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Monday, December 01, 2008

readergirlz and postergirlz roundtable: popularity

To celebrate Meg Cabot, live at readergirlz in December with How to Be Popular, Little Willow rounded us up to chat about popularity.

I have excerpted our answers, and you can see the rest at Little Willow's blog. Thanks, Little Willow, for putting it all together!

Martha Brockenbrough, author of Things That Make Us [Sic] and founder of SPOGG, the Society for the Promotion of Good Grammar:

I grappled with the idea of popularity in middle school, and realized it could come from wearing a certain type of clothes, having a certain type of hair, and more nebulously, projecting a certain kind of attitude. I was a little behind in the clothes department, but probably could have convinced my mom to buy me more stuff if I really wanted to. What I decided, though, was that I would rather not have to do some of the things I saw the really popular girls doing...[read more]

Melissa Walker, author of the Violet books:

I admit it: I longed to be popular when I was a teenager. Outwardly, I made fun of certain cliques and pretended not to care when I wasn't included in certain parties, but the truth was, I wanted people to know me...[read more]

Lorie Ann Grover, author of On Pointe:

I'm thinking middle school is when popularity is defined most narrowly. If you can grind through it, you will have the rest of your life to find your peeps. That's really the bottom line: find people that matter to you, those you can relate to...[read more]

Dia Calhoun, author of Firegold:

I went to an alternative high school where the kids were so involved in individual pursuits and being individuals that there were no issues around popularity. Everyone was unique, and we were all pursuing interesting projects...[read more]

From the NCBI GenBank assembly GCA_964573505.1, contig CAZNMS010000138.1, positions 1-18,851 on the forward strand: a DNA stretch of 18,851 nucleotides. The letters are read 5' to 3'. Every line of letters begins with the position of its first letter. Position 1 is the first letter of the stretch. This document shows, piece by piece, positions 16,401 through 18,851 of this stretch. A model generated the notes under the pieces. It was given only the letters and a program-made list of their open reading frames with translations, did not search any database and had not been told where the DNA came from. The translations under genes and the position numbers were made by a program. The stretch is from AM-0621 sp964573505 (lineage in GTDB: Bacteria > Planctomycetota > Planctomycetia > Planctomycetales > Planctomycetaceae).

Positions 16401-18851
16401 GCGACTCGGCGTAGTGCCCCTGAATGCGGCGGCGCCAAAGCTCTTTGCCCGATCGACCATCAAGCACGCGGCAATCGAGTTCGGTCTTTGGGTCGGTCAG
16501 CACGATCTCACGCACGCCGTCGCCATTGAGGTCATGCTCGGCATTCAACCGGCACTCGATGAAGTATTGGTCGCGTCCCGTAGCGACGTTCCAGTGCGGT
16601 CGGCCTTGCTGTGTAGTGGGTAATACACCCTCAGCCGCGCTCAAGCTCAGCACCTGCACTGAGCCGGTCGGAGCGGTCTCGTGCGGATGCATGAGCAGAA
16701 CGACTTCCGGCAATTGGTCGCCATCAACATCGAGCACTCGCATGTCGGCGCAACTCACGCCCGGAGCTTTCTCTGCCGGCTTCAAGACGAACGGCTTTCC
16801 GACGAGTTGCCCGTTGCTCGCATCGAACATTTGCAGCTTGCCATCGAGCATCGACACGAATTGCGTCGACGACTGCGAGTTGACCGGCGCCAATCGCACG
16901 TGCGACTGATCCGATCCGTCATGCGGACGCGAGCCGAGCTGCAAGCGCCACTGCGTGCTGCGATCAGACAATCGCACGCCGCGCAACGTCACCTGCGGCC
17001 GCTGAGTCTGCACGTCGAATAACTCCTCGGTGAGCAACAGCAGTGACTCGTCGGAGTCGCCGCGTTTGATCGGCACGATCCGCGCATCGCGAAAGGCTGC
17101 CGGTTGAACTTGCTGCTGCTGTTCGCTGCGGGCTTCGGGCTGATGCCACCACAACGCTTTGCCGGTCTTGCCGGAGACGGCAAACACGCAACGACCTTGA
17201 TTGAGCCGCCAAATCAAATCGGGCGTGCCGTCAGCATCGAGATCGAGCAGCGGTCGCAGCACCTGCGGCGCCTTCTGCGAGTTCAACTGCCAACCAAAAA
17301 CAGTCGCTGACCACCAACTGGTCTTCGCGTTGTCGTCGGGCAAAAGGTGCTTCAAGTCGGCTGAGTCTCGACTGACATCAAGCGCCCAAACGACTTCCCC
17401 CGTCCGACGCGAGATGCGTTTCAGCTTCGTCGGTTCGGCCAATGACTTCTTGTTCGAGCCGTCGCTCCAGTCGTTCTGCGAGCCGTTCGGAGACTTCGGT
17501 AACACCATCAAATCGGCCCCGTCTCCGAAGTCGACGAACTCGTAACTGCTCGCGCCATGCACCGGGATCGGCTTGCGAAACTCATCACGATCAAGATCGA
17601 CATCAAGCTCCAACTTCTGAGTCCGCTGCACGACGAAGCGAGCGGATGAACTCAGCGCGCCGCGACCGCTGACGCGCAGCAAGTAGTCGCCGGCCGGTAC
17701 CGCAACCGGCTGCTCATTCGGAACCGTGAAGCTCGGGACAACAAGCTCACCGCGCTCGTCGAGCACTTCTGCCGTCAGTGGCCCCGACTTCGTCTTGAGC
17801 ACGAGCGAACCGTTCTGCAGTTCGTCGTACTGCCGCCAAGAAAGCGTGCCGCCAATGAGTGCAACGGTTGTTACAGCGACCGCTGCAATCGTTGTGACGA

Holly Cupala, author of A Light That Never Goes Out:

I think acceptance and community are basic human needs – too often, the popular community is perceived as more valuable when really, the most valuable community is one that supports you for who you are and helps you become who you were meant to be...[read more]

Little Willow, from the Bildungsroman book blog:

I was never the most popular girl in school, though I admit I was possibly the loudest - volume-wise, not sassy-wise. I'm naturally talkative and outgoing. I always knew what I wanted to do and what I wanted to be when I grew up. I knew what I liked and what I didn't like, and no one could change my mind or my opinions...[read more]

What about you? How did/does popularity affect you? How do you think it is portrayed in the books you read?

1 comment:

  1. Thank you for participating and for re-posting! Love how you set up the excerpts. :)